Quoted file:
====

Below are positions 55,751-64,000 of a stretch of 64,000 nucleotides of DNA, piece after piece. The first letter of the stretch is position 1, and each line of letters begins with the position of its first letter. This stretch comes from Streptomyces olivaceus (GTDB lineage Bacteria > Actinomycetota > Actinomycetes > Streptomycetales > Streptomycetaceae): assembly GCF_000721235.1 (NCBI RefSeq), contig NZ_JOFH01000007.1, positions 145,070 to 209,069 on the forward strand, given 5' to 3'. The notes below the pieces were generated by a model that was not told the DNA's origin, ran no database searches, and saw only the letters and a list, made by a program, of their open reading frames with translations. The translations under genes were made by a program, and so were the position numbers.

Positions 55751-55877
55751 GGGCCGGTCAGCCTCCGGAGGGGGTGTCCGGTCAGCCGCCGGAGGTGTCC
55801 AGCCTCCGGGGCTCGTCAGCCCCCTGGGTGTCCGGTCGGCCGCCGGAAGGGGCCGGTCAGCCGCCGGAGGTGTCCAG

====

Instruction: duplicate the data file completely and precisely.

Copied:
Below are positions 55,751-64,000 of a stretch of 64,000 nucleotides of DNA, piece after piece. The first letter of the stretch is position 1, and each line of letters begins with the position of its first letter. This stretch comes from Streptomyces olivaceus (GTDB lineage Bacteria > Actinomycetota > Actinomycetes > Streptomycetales > Streptomycetaceae): assembly GCF_000721235.1 (NCBI RefSeq), contig NZ_JOFH01000007.1, positions 145,070 to 209,069 on the forward strand, given 5' to 3'. The notes below the pieces were generated by a model that was not told the DNA's origin, ran no database searches, and saw only the letters and a list, made by a program, of their open reading frames with translations. The translations under genes were made by a program, and so were the position numbers.

Positions 55751-55877
55751 GGGCCGGTCAGCCTCCGGAGGGGGTGTCCGGTCAGCCGCCGGAGGTGTCC
55801 AGCCTCCGGGGCTCGTCAGCCCCCTGGGTGTCCGGTCGGCCGCCGGAAGGGGCCGGTCAGCCGCCGGAGGTGTCCAG